Upwardly Mobile

Dear Jewish Fairy Godmother:

I just got tapped by my boss to be the key speaker for a promo video
for our company. I’m terrified !!! He picked me because I don’t have
the normal fear of public speaking, but there’s a difference between
getting up in front of your colleagues and talking about this quarter’s
sales reports and trying to talk to people you can’t make eye contact
with, who may or may not give a flying %$^ about what you’re
pitching. Can you give me some public speaking tips that can translate
my ability to think on my feet with having to perform in front of a
camera? I do know to get a haircut and wear clothes that look
professional. But I’m talking about how to prep so I don’t stumble too
badly in public. A promotion could be on the line.

Upwardly Mobile

Dear Upwardly Mobile:

The first thing you need to do is know your material well. There’s no
magic bullet for any form of public speaking, but if you don’t know
what you’re talking about and/or you can’t say it in a way that sounds
convincing, the entire episode will fail. Start by questioning whoever’s
writing the script. Get it from them ASAP, as in now, today. Make sure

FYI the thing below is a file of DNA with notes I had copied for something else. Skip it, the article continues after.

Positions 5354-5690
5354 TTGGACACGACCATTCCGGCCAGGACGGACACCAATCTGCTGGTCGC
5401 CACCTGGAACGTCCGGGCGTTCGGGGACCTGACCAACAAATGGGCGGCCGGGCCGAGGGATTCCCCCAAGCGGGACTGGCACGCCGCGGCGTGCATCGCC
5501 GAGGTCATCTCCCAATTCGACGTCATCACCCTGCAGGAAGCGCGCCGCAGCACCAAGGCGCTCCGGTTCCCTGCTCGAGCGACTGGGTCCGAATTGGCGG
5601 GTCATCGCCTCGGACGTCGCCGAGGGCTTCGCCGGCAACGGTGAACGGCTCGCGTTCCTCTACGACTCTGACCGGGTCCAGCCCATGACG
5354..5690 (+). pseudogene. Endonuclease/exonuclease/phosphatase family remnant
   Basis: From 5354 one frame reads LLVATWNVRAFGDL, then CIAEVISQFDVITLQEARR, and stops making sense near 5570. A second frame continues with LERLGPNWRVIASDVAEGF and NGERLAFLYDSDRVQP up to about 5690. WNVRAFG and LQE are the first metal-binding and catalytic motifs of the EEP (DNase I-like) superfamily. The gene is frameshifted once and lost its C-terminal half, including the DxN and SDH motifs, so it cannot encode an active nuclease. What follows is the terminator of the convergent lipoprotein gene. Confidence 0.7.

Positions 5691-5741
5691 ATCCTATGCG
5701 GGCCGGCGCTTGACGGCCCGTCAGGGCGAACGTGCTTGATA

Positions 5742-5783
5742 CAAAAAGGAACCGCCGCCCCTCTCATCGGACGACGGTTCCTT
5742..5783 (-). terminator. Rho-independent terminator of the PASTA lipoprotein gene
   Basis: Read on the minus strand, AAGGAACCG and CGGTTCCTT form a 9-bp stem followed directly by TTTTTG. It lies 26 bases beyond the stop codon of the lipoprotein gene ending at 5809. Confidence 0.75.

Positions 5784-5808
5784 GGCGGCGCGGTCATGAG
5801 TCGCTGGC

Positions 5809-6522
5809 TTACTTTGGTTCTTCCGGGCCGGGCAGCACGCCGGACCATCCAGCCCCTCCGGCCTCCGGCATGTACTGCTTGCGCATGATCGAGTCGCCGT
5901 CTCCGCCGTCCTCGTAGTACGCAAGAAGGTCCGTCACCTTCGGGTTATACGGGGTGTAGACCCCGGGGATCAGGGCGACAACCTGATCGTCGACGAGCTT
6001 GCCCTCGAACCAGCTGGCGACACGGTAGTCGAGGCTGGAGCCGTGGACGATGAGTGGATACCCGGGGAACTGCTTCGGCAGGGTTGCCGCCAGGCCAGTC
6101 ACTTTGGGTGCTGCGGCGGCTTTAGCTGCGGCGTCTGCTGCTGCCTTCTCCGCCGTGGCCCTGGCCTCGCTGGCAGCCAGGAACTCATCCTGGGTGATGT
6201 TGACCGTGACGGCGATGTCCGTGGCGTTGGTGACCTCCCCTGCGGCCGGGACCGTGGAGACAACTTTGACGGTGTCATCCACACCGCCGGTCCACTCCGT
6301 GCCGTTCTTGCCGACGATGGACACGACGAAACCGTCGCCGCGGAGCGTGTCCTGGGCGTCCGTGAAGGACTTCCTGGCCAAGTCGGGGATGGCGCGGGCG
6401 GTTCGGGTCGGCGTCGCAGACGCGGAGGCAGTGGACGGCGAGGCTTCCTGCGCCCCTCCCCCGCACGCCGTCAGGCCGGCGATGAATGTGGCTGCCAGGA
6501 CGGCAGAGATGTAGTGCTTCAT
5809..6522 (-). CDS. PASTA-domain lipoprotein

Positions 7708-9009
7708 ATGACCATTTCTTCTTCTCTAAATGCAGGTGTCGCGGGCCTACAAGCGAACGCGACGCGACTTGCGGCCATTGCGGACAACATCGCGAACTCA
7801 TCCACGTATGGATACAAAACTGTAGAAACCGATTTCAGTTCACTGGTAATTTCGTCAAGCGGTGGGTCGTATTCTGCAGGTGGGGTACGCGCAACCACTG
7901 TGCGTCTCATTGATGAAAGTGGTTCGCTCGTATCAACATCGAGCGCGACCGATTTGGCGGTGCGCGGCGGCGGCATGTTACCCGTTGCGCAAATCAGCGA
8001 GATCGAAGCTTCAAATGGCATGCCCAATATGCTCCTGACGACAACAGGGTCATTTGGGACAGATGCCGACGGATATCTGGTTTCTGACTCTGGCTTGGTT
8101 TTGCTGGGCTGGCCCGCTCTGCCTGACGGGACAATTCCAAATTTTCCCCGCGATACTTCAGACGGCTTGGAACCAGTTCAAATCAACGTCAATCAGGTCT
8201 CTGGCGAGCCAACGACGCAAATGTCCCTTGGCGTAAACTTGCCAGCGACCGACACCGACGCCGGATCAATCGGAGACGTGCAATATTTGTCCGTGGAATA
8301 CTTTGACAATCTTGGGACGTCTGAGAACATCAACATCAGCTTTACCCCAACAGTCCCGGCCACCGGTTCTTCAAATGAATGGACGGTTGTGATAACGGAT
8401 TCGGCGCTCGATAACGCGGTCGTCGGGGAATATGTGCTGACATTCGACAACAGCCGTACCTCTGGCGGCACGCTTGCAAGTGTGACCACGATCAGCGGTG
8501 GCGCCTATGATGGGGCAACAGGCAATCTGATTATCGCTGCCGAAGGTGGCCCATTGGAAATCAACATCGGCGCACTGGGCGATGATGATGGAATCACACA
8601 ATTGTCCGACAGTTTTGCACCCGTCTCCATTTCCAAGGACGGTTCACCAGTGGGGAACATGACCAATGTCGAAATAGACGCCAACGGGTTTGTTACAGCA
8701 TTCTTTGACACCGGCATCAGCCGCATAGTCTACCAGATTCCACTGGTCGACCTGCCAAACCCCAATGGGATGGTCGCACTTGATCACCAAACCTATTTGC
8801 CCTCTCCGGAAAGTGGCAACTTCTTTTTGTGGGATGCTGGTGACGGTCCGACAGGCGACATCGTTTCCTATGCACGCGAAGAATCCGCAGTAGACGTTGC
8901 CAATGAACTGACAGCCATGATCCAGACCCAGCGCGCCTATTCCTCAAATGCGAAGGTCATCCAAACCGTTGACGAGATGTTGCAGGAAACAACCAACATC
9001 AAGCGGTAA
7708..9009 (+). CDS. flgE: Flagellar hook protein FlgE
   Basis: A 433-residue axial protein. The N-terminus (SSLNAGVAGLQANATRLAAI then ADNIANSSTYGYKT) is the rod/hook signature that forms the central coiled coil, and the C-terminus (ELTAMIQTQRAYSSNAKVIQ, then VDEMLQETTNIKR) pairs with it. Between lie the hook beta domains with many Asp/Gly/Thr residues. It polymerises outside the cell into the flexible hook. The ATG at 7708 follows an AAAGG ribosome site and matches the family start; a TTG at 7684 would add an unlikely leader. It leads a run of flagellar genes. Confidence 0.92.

you have at least two weeks, preferably more, to practice your
delivery. Keep practicing until you can do this for your family or
colleagues and have them stay interested until the end.


Here’s how: Read the script out loud, repeat out loud. Say it to
yourself in a room as though you were speaking it to your audience. If
you hear your voice falter or you need to gasp for air, it’s a good clue
you’re going to need to edit the text. For people to listen to you and
believe you, you will need to sound comfortable with the words.
Comfortable people talk in contractions, not in formal language like
that you see on corporate brochures. So get relaxed with the actual
text, and, if necessary, get approval from whoever needs to sign off on
your changes. Then read it aloud onto your iPhone or some device
where you can play it back and listen with headphones. Get used to
the sound of your voice saying the words. It’s not so much a matter of
memorizing it (though I’m not against knowing it cold) as it is having
the talk become and feel like a natural part of you. Go for nice long
walks and listen a couple times each direction. Once you’ve got the
words down, add body language. Practice giving the talk in front of a
mirror. Look at your facial expressions. If you can get somebody to
videotape you it’s a mixed call about whether it’ll terrify you or
encourage you. But if you have a promotion riding on it, go full bore to
look fabulous and wise.